April 17, 2020

President Trump is endorsing a little bit of anarchy to start the weekend.

On Friday, Trump sent out repeated tweets calling to "liberate" some states, seemingly in support of protesters demanding their governors reopen businesses and restart the economy. "Liberate Michigan!", "Liberate Minnesota!," and "Liberate Virginia, and save your great 2nd Amendment. It is under siege!" Trump said in three separate Friday tweets with liberal all-caps usage. The tweets came just minutes after Fox News covered protests outside the Minnesota governor's office.

Trump's tweets seem to support an immediate return to normalcy for those states, but as a recent Pew Research study shows, that's the opposite of what two-thirds of Americans want. According to the study released Wednesday, 66 percent of Americans say they're afraid state governments will lift COVID-19 restrictions too soon, as opposed to 32 percent who worry they won't be lifted soon enough.

Experts also warn returning to normalcy without doubling or tripling testing coronavirus capacity would cause a dangerous surge in disease spread and perhaps make previous social distancing efforts worthless. Kathryn Krawczyk

2:15 p.m.

When former President Donald Trump makes his first major return to the public stage at the Conservative Political Action Conference in National Harbor, Maryland, on Sunday, expect his rhetoric to be more reminiscent of his 2016 presidential campaign than his 2020 one, The New York Times' Maggie Haberman reports.

Rather than boast about his own accomplishments during his lone term in the White House, an adviser told the Times, Trump will instead deliver a fierce critique of President Biden's first few weeks in office. Reporting by CBS News' Ed O'Keefe appears to confirm the strategy, suggesting Trump will focus on Biden's immigration policy, school reopening plan, and "identity politics."

That said, Trump will reportedly find time to highlight and defend Operation Warp Speed and the COVID-19 vaccine development that took place under his administration, and he's also expected to bring up the future of the GOP. "There's a 99.99 percent chance" Rep. Liz Cheney (R-Wyo.), who has steadfastly expressed her opposition to Trump in the wake of the Jan. 6 Capitol attack, will be brought up, a source told O'Keefe.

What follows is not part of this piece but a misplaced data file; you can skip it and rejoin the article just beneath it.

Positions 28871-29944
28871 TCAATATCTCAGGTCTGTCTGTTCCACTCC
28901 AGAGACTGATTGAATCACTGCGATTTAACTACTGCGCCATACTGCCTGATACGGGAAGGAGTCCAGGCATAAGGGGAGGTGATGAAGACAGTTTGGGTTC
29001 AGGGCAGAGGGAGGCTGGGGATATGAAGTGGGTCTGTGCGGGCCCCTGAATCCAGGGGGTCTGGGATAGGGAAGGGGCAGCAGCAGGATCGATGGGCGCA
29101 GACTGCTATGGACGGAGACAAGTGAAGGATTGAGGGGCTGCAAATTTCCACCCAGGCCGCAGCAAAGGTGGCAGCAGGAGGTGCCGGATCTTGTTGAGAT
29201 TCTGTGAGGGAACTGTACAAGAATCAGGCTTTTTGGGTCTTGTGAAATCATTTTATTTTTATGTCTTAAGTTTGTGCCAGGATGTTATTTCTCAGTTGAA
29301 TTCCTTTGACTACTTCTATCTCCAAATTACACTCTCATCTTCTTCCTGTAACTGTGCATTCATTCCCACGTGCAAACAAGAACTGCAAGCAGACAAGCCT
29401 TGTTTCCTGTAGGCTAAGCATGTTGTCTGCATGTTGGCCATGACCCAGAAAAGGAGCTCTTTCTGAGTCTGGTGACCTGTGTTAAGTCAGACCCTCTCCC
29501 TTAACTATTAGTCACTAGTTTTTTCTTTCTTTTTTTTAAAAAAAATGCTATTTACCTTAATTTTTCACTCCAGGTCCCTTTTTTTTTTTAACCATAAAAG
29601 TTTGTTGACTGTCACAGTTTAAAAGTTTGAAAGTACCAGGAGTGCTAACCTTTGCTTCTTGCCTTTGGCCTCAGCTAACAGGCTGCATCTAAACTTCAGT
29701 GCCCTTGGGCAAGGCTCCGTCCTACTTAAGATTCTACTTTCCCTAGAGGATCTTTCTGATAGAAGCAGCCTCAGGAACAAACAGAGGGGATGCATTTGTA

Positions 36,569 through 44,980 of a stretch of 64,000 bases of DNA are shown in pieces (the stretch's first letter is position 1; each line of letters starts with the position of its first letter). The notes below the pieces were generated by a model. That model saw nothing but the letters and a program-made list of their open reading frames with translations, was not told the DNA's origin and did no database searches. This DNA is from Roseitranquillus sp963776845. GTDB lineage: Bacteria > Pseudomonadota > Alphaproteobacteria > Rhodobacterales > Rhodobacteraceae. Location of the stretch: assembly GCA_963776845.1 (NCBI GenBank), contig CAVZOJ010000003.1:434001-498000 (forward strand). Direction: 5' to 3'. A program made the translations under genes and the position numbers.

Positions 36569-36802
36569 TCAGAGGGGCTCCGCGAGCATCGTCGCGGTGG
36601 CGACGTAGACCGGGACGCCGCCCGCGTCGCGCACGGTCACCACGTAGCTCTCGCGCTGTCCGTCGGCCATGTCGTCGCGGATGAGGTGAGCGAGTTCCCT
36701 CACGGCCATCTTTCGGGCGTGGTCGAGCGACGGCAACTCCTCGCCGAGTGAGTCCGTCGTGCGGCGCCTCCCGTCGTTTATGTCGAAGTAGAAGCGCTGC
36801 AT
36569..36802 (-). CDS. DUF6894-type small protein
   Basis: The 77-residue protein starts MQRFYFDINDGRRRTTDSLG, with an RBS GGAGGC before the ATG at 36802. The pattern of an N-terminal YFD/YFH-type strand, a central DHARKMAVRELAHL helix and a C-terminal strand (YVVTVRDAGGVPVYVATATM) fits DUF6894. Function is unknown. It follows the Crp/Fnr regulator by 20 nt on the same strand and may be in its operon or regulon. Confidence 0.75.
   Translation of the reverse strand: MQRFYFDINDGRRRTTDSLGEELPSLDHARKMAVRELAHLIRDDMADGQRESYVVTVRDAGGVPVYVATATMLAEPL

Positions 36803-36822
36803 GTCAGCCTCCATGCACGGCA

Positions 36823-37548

Of course, Trump is known for going off script, so all bets are off. Read more about Trump's return at The New York Times. Tim O'Donnell

12:47 p.m.

President Biden on Saturday praised House Speaker Nancy Pelosi (D-Calif.) and her fellow Democrats who backed in his administration's $1.9 trillion COVID-19 relief bill in the wee hours of the morning. Now, "there's no time to waste" as the package heads to the Senate, Biden added. "If we act now decisively, quickly, and boldly, we can finally get ahead of this virus, we can finally get our economy moving again," he said. "And the people of this country have suffered far too much for too long. We need to relieve that suffering."

The president didn't address the minimum wage issue in his comments, but his call for speed seems to be in line with his previous rhetoric on the matter. Biden has made it clear he'd prefer an item gradually increasing the federal minimum wage to $15 per hour to remain in the bill, but he's also reportedly not interested in rewriting Senate rules or ignoring the parliamentarian who ruled against its inclusion in the package under budget reconciliation, the tool Democrats are using to push the bill through without Republican instruction. Biden has also said he didn't expect the measure to make it through with the rest of the bill. Tim O'Donnell

12:01 p.m.

Sen. Ben Sasse (R-Neb.) didn't exactly pull punches in an interview with Politico, going after congressional Republicans, Democrats, former President Donald Trump, and the Biden administration.